While you usually safely nestle your ATM card away among the other residents of your wallet, sometimes life intervenes. Distractions or carelessness can leave you without your card, one of the keys to your precious bank account. Don't distress. Federal law has your back. Well, up to a point. If you take action quickly, you can protect yourself and your funds.
Get online and look up your bank's website. Find the customer service number for reporting lost or stolen ATM cards. Some banks offer 24/7 reporting capabilities. However, you may have to call a different number after regular business hours.
Call your bank pronto. Report your ATM card as lost. The faster you do this, the less responsibility you will have. If someone uses your card, federal law limits your liability to $50 if you report the loss within two business days after it occurs. If you report the loss after two business days but within 60 business days, your liability could be a whopping $500.
Follow up your phone call with a letter to the issuing bank -- a smart step, according to the Federal Trade Commission. Include your account number, the date you noticed the card was missing and the date you reported the loss to the bank.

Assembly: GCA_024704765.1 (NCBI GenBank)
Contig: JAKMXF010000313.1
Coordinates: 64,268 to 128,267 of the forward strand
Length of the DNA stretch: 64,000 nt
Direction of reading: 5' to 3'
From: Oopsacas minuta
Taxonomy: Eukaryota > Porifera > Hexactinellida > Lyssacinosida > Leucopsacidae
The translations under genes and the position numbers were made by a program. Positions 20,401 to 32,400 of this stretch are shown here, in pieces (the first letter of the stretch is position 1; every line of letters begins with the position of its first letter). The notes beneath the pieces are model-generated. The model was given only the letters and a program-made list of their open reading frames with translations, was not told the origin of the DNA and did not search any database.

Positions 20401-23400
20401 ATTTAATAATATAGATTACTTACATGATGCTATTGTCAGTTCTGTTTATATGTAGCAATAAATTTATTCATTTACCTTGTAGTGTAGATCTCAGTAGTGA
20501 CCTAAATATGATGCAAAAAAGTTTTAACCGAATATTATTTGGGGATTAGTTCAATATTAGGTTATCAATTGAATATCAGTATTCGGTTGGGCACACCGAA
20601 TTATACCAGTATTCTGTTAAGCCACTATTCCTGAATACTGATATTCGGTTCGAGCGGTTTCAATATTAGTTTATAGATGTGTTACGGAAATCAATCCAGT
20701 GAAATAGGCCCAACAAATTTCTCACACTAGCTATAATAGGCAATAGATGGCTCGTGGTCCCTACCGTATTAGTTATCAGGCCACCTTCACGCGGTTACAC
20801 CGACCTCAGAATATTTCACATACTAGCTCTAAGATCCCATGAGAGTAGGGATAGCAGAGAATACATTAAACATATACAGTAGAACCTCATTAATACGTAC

Keep an eye on your bank statements for criminal usage of your lost ATM card. Report any sketchy transactions to your bank. The bank should block the usage of your card once you report it stolen, but you need to be proactive to protect your interests.
- Some homeowner's policies cover liability issues due to card theft. Check yours to see if does. If not, ask your insurance agent if you can add the coverage.
- When reporting your loss, jot down the name, title and personal extension number of the rep who helps you. You may need the information later if things go awry.
- Beware. If you don't report the loss of your ATM card to your bank for over 60 days, you could lose a ton of money. Any unauthorized charges that happened during that time could be your responsibility.
- Never write your PIN on your ATM card or keep a copy of the number in your purse or wallet. If you do, you'll make it that much easier for thieves to rip you off.
- PhotoObjects.net/PhotoObjects.net/Getty Images
- Canceling or Reducing a Credit Card
- "When You Swipe Your Credit Card, Does it Take Just the Numbers?"
- What Security Problems Come With Using Credit Cards?
- How to Avoid Getting Your Credit Card Canceled
- What Does Electronic Use Only Mean on a Debit Card?
- Does Canceling Charge Cards After a Zero Balance Ruin Your Credit?